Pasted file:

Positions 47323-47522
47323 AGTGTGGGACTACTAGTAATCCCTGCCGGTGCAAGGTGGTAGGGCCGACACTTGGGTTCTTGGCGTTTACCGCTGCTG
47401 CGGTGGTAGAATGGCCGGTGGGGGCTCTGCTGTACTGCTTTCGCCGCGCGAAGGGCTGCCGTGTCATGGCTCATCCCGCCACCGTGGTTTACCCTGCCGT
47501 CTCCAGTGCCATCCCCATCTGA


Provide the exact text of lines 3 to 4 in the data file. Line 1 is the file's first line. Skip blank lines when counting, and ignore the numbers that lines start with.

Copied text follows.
47401 CGGTGGTAGAATGGCCGGTGGGGGCTCTGCTGTACTGCTTTCGCCGCGCGAAGGGCTGCCGTGTCATGGCTCATCCCGCCACCGTGGTTTACCCTGCCGT
47501 CTCCAGTGCCATCCCCATCTGA